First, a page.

Thursday, March 13, 2008

Why you should always follow up

I've been reminded in the past couple of weeks how important it is to always follow up with potential clients during your job search.

There was a job listed on Craigslist a little while back that I knew I'd be perfect for. I got together a list of references and emailed the editor. Within a couple of days, I received a response saying they were interested, and would be emailing me the following week to schedule a phone interview.

I didn't hear from them, so the week after that I sent a follow-up email stating that I was still interested, and asking if they still would like to set up a phone interview. A few days later, I had one, and I just yesterday finished my first article for the magazine.

I've had other instances like that recently too. I think it goes to show that it's always a good idea to follow up if an editor or a potential client shows interest, and then disappears. I think they get tons of responses from an ad, and don't always remember which writers they originally showed interest in.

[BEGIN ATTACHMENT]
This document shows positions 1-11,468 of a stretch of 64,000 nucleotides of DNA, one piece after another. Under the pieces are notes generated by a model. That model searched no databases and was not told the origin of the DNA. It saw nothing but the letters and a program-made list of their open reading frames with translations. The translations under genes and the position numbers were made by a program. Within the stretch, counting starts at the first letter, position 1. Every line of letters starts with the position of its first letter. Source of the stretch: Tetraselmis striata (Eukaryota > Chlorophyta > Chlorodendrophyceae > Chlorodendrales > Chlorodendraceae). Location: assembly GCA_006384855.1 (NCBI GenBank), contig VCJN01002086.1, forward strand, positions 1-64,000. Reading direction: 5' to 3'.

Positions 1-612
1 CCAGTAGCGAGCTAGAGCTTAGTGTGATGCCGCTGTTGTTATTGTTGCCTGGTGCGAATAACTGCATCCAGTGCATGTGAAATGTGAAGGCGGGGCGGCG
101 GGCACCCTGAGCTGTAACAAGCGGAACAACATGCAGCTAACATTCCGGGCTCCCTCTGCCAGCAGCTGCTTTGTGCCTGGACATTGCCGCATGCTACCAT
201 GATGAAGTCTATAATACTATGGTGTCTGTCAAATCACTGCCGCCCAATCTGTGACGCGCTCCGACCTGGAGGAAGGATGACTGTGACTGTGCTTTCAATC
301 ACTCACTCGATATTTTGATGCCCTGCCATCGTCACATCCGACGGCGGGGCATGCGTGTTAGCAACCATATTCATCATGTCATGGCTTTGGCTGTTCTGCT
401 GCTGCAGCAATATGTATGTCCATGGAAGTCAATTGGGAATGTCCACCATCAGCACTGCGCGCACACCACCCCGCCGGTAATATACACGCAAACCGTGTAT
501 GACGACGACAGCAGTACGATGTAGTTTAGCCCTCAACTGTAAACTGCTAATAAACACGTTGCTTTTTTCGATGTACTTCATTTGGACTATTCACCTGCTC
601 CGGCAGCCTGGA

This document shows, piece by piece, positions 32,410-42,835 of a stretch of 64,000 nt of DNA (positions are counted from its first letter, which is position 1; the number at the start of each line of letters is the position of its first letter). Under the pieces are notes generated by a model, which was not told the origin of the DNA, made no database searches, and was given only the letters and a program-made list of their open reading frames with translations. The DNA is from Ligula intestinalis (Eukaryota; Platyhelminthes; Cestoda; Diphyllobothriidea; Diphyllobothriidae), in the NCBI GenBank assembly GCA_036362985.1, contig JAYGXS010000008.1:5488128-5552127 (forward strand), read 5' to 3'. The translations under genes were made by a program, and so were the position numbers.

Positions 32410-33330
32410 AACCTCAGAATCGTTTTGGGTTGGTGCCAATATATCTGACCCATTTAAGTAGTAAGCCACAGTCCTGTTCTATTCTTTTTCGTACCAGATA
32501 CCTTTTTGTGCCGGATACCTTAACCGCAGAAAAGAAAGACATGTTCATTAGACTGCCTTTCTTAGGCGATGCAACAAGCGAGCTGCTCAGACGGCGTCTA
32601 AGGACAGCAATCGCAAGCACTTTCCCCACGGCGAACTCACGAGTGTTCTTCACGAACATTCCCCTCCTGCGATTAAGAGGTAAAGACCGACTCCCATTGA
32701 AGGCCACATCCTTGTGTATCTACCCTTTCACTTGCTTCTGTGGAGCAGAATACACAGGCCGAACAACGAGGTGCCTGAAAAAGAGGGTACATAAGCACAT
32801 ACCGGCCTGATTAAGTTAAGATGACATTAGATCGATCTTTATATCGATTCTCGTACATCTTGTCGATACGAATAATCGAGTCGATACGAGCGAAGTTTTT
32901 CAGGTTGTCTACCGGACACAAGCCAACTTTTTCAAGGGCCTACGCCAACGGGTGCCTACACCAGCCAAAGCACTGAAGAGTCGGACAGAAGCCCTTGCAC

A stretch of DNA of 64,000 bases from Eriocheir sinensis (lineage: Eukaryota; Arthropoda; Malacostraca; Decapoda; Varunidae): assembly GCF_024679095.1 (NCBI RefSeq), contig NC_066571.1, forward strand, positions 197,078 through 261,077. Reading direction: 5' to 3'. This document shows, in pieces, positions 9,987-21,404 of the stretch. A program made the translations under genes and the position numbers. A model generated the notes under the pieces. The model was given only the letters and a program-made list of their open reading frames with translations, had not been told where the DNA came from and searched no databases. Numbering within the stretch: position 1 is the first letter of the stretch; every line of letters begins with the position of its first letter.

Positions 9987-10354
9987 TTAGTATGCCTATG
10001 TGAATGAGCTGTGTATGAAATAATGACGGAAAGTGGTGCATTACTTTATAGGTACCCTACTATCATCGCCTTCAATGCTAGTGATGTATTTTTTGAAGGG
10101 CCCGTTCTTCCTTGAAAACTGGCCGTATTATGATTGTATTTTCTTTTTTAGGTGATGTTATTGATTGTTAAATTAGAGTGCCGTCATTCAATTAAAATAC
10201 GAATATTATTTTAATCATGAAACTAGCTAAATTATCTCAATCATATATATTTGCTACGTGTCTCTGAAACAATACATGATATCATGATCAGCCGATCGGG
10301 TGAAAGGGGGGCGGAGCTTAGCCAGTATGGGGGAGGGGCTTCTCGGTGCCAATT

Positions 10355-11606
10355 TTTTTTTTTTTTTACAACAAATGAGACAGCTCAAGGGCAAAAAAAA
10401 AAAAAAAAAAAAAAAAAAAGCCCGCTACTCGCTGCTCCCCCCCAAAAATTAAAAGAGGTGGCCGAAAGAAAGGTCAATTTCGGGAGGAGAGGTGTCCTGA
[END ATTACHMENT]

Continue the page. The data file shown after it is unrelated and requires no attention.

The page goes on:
I'm not so sure you should follow up on every job you apply for — just the ones who show interest in your application. As many responses as these folks get, a lot of unsolicited follow-ups would probably get you on their sh!t lists. However, if you are exceptionally qualified for a job, it might be worth sending an unsolicited follow-up email.


Anonymous said...

Was that the job you asked to use me as a reference for? Either way, very cool. Congrats!

I always give too much thought about whether or not to follow up. There's a fine line between "professional" and "stalker" -- I don't want to put myself in the wrong group, especially when dealing with lawyers who are often very busy and/or out of town for periods of time. But I'm getting better about going ahead and following up after a week or more has gone by.

Katharine Swan said...

Yes, that's the job -- though another of my references already told me she never heard from them.

In my experience, references rarely get called when you're applying for a full-time job. I guess freelancing isn't any different.

I agree about the professional vs. stalker thing, by the way. However, I think if a potential client has already shown interest in you, following up if you don't hear from them again is a very good thing.

If you don't even get a response to your resume, on the other hand, following up might fall into that "stalker" category. :o)


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